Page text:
A newly pregnant woman has many things to look forward to. In the 9 months ahead, she will feel her baby growing inside her and prepare for the new addition for her family. But for the many women who continue to work during their pregnancy, the ongoing demands of work and home life can be daunting.
When you tell your supervisor and colleagues about your pregnancy, express any concerns you are having about the ability to work while you are pregnant. If your company allows flexible work hours, consider adjusting your hours around the times you feel most alert and energetic. With a little planning, you can learn how to navigate the workplace as a healthy mother-to-be.
It is important to make sure you are not being exposed to harmful substances while you are pregnant. Continuous exposure to toxic substances and chemicals, including cleaning solvents, lead, mercury, pesticides, and paint, can potentially harm your developing baby. If you are concerned about a substance you are exposed to at work, talk to your doctor to find out if it could be harming your baby. Your doctor and your supervisor can help determine how to minimize your risks while you are pregnant.
If your job requires that you be on your feet for long periods, work long hours or usual shifts, lift heavy objects, or perform physically challenging tasks, you may need to limit these activities. If you work more than one job, you may need to take time off. Stop working right away and call your doctor if you have any of these symptoms:
If you are required to travel overseas while you are pregnant, make sure you have proper immunizations. Also, talk with your doctor to find out how you can prevent becoming ill from the organisms found in food and water of foreign countries. Your doctor may advise against travel if you are having problems during your pregnancy.
To optimize your work environment during your pregnancy, consider the following strategies:
When you are not working, be sure to unwind and de-stress so you are efficient and well-rested in the workplace. Allow yourself some time to relax each day. And get plenty of sleep. It is not unusual for pregnant women to need a few extra hours of sleep a night. So when you feel tired, go to bed.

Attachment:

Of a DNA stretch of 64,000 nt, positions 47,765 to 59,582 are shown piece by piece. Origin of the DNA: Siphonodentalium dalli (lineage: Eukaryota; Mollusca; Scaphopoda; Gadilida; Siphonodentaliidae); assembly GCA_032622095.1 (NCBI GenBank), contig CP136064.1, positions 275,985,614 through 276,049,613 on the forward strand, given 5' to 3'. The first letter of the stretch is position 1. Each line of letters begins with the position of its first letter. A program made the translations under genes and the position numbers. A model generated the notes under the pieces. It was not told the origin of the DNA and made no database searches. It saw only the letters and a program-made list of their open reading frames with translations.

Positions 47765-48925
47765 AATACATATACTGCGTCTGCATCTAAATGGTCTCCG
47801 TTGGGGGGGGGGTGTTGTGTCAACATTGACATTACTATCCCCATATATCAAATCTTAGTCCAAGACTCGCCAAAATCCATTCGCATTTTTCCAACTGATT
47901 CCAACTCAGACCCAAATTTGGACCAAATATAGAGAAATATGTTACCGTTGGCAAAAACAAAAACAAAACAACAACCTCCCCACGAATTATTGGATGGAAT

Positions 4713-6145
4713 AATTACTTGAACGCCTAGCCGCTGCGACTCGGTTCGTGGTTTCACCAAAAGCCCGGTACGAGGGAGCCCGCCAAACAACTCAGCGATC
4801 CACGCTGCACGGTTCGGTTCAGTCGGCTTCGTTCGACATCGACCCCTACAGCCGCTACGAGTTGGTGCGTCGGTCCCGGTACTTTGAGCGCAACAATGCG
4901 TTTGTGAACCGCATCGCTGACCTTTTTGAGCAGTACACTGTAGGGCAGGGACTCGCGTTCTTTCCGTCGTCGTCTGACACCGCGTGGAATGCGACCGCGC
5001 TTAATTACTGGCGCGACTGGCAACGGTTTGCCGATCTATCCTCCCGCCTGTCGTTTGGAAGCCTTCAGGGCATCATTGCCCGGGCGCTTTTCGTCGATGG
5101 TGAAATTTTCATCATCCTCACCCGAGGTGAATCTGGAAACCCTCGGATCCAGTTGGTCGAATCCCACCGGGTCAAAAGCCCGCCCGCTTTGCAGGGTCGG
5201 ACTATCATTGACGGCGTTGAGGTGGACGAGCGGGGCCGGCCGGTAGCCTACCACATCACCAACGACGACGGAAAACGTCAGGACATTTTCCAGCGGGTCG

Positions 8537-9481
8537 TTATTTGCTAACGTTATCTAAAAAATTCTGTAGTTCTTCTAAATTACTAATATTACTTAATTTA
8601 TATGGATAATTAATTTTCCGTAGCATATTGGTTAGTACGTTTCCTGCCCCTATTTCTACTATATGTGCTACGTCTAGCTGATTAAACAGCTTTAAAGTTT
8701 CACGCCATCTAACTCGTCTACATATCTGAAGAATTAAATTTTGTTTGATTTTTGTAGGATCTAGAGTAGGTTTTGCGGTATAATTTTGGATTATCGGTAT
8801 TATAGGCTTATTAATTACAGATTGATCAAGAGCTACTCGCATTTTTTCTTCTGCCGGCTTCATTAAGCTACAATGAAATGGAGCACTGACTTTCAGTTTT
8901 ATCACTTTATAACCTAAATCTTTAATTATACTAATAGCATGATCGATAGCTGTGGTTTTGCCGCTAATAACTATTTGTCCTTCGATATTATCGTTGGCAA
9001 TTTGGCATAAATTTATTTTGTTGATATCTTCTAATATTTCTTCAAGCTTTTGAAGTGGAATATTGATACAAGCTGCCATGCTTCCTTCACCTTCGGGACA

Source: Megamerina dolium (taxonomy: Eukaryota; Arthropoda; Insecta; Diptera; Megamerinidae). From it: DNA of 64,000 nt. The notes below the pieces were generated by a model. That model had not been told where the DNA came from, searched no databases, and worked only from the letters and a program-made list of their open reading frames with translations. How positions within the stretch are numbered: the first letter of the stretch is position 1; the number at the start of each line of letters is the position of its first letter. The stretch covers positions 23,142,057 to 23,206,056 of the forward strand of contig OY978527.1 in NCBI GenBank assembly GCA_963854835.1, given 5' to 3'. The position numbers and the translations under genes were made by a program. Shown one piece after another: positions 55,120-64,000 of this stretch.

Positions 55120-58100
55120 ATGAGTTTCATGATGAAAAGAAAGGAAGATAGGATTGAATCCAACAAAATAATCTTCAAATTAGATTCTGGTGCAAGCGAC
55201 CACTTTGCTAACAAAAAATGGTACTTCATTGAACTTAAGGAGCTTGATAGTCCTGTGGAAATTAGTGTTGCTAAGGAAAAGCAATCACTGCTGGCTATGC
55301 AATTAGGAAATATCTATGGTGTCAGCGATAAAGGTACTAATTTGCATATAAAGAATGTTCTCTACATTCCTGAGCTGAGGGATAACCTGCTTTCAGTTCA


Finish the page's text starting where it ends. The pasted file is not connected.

If your doctor says it is safe, try to get at least 30 minutes of moderate exercise, such as walking, swimming, and stationary cycling, on most days of the week. This will help you feel healthy and energetic. Prenatal yoga can also help keep you fit and relaxed during your pregnancy. Talk to your doctor about specific exercises to avoid.
Most importantly, pamper yourself while you are pregnant. Allow others to help you and pay close attention to your body; it will tell you when you have reached your limits.
American Pregnancy Association
Office on Women's Heatlh
Canadian Women's Health Network
The Society of Obstetricians and Gynaecologists of Canada
ACOG Committee Opinion No. 650: physical activity and exercise during pregnancy and the postpartum period. Obstet Gynecol. 2015;126(6):e135-e142.
Morning sickness. American Pregnancy Association website. Available at: http://americanpregnancy.org/pregnancy-health/morning-sickness-during-pregnancy. Updated July 2015. Accessed February 24, 2017.
Pregnancy and travel. American Pregnancy Association website. Available at: http://americanpregnancy.org/pregnancy-health/traveling-during-pregnancy. Updated February 22, 2017. Accessed February 24, 2017.
Routine prenatal care. EBSCO DynaMed website. Available at: http://www.dynamed.com/topics/dmp~AN~T114252/Routine-prenatal-care. Updated January 8, 2017. Accessed February 24, 2017.
Staying healthy and safe. Office on Women's Health website. Available at: https://www.womenshealth.gov/pregnancy/youre-pregnant-now-what/staying-healthy-and-safe. Updated February 1, 2017. Accessed February 24, 2017.
Travel during pregnancy. March of Dimes website. Available at: http://www.marchofdimes.org/pregnancy/travel-during-pregnancy.aspx. Updated April 2016. Accessed February 24, 2017.
Last reviewed February 2017 by Michael Woods, MD, FAAP
Please be aware that this information is provided to supplement the care provided by your physician. It is neither intended nor implied to be a substitute for professional medical advice. CALL YOUR HEALTHCARE PROVIDER IMMEDIATELY IF YOU THINK YOU MAY HAVE A MEDICAL EMERGENCY. Always seek the advice of your physician or other qualified health provider prior to starting any new treatment or with any questions you may have regarding a medical condition.
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